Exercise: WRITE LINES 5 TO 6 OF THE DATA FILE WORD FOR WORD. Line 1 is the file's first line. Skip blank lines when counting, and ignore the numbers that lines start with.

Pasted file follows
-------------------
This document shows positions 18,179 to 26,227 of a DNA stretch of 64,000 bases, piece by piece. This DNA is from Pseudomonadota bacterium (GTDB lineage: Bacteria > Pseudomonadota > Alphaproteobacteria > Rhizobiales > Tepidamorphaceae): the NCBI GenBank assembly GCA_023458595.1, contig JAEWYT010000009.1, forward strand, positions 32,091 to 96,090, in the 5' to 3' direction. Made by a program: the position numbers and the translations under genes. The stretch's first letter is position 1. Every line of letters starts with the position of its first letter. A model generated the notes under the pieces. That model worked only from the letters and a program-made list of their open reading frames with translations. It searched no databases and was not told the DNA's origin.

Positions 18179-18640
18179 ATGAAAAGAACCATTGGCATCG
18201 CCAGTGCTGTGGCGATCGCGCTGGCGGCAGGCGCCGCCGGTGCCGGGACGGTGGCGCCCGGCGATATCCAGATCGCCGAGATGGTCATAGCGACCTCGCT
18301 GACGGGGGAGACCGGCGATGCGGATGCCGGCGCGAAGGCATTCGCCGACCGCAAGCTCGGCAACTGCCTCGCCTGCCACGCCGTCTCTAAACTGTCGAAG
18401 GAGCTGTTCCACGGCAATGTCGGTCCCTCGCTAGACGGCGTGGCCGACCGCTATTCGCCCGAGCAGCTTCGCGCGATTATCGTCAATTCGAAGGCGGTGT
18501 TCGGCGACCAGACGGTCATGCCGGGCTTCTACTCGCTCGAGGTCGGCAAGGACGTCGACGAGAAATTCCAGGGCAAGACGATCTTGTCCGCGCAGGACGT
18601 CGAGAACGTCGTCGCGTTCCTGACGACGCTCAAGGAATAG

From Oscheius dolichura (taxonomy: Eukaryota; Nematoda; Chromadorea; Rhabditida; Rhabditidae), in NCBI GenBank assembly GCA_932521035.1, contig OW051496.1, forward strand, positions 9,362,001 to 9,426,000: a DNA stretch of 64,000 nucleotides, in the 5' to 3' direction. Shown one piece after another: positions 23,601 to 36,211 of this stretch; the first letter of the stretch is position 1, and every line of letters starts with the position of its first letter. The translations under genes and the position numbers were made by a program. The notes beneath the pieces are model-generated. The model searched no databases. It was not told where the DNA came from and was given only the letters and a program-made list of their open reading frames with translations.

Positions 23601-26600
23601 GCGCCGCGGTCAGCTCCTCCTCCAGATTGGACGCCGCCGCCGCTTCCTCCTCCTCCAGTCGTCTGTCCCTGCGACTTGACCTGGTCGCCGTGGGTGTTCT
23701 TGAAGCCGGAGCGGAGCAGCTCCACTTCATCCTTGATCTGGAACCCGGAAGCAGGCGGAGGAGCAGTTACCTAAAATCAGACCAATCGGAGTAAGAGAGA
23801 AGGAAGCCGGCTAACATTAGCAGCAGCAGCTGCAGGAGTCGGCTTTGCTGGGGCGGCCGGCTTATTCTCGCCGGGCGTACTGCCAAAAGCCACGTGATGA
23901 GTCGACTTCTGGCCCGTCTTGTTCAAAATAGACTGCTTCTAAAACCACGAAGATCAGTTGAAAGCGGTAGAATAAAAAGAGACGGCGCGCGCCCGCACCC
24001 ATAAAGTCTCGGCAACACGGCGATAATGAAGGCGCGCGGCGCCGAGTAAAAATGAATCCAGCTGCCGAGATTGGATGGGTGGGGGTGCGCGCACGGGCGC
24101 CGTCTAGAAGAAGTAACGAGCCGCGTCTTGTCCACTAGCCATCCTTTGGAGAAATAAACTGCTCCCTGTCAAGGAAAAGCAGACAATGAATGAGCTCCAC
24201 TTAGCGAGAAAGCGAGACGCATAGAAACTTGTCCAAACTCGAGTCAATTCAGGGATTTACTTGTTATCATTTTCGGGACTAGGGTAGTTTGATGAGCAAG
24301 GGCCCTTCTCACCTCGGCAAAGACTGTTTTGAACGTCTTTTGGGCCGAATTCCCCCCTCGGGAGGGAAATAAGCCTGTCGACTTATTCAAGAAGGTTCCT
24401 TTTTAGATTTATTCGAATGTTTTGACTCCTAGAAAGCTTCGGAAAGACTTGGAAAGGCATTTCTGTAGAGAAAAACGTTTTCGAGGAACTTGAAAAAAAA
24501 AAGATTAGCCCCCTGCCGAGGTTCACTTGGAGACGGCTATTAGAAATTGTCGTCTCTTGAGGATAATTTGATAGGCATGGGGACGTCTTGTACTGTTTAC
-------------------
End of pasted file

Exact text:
18301 GACGGGGGAGACCGGCGATGCGGATGCCGGCGCGAAGGCATTCGCCGACCGCAAGCTCGGCAACTGCCTCGCCTGCCACGCCGTCTCTAAACTGTCGAAG
18401 GAGCTGTTCCACGGCAATGTCGGTCCCTCGCTAGACGGCGTGGCCGACCGCTATTCGCCCGAGCAGCTTCGCGCGATTATCGTCAATTCGAAGGCGGTGT